Organic soil is rich in humus, the end result of decaying materials such as leaves, grass clippings and compost. It holds moisture, but drains well. Good organic garden soil is loose and fluffy — filled with air that plant roots need — and it has plenty of minerals essential for vigorous plant growth. It is alive with living organisms — from earthworms to fungi and bacteria — that help maintain the quality of the soil. Proper pH is also an essential characteristic of healthy soil. (more…)
Confused about fertilizer numbers? What value do they have in organic gardening? A plant needs nutrients to survive. Most of these are provided by the soil, but soil varies tremendously in nutrient amounts, soil type, pH, and nutrient availability.
The three main nutrients that have been identified as absolutely necessary for plants are nitrogen (N), phosphorus (P) and potassium (K). These three are also known as macronutrients, and are the source of the three numbers commonly found on organic fertilizer labels. The numbers found on our All-Purpose Fertilizer, for example, are 5-5-5. This is the percentage by weight of the N, P, and K found in the fertilizer. (more…)
In a perfect world, your garden’s soil would provide all the nutrients plants need. But in the real world, garden and lawn soil — and thus the plants that live in them — often needs a little boost. Improving the soil is the number one thing you can do to improve your garden, yard or landscape and organic fertilizers can help.
All plants need:
- Macronutrients – nitrogen, phosphorus and potassium
- Secondary nutrients – sulfur, calcium and magnesium
- Micronutrients – iron, manganese, zinc, chlorine, boron, copper and nickel (in very small quantities)
Organic fertilizing can be as easy or as technical as you want it to be. For gardeners who don’t wish to spend a lot of time figuring out what individual plants want, there are commercial blends that can be used on all plants. (more…)
Why not use chemical fertilizers? It’s a reasonable question. After all, nitrogen, phosphorus, and potassium ARE chemicals, so where is the advantage in these bags of heavy, grainy stuff, that need to be measured and mixed and then dug in, when you can just pick up a small plastic bottle of the blue stuff?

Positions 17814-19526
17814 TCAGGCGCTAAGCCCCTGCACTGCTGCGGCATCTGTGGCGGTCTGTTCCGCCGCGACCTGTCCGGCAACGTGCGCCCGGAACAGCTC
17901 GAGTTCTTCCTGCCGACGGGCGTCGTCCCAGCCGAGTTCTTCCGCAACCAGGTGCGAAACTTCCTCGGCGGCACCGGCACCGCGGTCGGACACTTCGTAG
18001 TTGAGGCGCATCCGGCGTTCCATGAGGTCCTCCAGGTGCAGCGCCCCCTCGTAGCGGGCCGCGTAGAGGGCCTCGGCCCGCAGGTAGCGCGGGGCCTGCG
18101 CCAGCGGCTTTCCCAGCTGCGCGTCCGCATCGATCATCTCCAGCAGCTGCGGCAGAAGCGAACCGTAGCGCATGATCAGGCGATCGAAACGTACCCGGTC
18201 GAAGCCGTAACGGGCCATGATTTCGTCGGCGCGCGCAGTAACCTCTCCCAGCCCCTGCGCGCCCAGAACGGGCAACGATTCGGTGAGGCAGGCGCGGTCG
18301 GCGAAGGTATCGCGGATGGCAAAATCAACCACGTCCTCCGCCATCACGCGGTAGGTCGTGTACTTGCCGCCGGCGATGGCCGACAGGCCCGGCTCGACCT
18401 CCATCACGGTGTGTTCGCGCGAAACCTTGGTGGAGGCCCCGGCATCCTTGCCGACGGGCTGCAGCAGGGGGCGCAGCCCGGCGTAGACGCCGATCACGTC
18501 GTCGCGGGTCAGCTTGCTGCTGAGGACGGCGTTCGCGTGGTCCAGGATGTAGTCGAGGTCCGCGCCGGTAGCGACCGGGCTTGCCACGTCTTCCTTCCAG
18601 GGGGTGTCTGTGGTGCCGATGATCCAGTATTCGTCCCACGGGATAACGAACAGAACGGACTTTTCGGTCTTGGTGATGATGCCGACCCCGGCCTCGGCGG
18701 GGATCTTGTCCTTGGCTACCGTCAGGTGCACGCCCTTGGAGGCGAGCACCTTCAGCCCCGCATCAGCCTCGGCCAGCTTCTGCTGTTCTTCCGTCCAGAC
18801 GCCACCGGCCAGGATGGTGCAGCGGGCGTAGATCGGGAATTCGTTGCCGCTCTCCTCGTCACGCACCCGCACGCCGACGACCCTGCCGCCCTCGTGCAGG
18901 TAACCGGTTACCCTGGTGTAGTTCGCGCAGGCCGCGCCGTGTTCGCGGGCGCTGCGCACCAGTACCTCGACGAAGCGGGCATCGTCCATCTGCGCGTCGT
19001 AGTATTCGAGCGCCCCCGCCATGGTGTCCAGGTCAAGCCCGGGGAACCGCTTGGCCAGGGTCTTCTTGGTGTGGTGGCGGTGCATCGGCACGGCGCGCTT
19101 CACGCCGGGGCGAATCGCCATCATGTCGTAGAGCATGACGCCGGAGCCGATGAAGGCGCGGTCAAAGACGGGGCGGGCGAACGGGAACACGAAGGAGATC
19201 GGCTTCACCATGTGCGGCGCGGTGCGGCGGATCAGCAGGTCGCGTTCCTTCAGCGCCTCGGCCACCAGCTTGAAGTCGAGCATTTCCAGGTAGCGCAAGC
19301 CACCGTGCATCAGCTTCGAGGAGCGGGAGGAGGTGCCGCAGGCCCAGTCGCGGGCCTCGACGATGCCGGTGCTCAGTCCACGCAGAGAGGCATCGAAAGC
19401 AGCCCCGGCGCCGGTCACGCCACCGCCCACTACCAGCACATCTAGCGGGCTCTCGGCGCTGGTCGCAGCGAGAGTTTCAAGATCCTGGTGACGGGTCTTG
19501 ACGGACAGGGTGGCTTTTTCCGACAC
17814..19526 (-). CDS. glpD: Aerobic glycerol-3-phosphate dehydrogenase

There are several organic fertilizer benefits, some purely altruistic, others much more self-interested. First of all, most chemical fertilizers provide only that well-known trio, nitrogen (N), phosphorus (P), and potassium (K). These three, known as the macro-nutrients, are indeed required in greater quantity than any others, but they are only three of the thirteen nutrients plants need. The three chemicals that qualify as secondary nutrients, calcium, sulfur, and magnesium are generally ignored, as are the trace nutrients, boron, chlorine, manganese, iron, zinc, copper, and molybdenum. While these are needed in far smaller quantities than the macro-nutrients, they are still essential. (more…)
Here’s a list of some organic fertilizers you can encounter:
Manure for the garden comes from cow, sheep, poultry and horses. Pretty self-explanatory. Manure is known as a “complete” fertilizer; it has a lot of organic matter, but is low in nutrients. Manures are most valuable as organic soil amendments and mulches. Note: Beware of using fresh manure as a fertilizer because it can burn plants.
Blood meal is dried, powdered blood collected from cattle slaughterhouses. It’s such a rich source of nitrogen that gardeners have to be careful not to over-apply and burn the roots of their plants. Apply blood meal just before planting to stimulate green leafy growth.
Bone meal is finely ground bone. A by-product from animal slaughterhouses, it is a great source of calcium and contains up to 15% phosphate. Bone meal promotes strong root systems and flowering. It is often used when growing flowers, bulbs and fruit trees.
Shellfish fertilizer or shell meal is made from crushed bones or shells from crab or other shellfish. It is a great source of calcium in addition to phosphorus and many trace minerals. One benefit of shellfish fertilizer: it contains chitin which encourages the growth of organisms that inhibit harmful pest nematodes. (more…)
Gardeners have been saving seed ever since we settled into one place and started growing our own food. Thanks to seed saving, and passing them down from one generation to the next, we have the heirloom seeds and plant varieties that are so prized today. It’s only since the end of World War II that growers have had the option of buying affordable, high quality commercial seeds; before that saving your own seeds or trading with neighbors was the only way to procure prospective plants.
Saving garden seeds at the end of each growing season can be a great cost saving measure and a way to duplicate last year’s delectable harvest. It’s also a good way to preserve plants that grow best in your own backyard. By carefully selecting individual plants that flourish in your garden and saving their seed, you can create strains that are well-adapted to local growing conditions. (more…)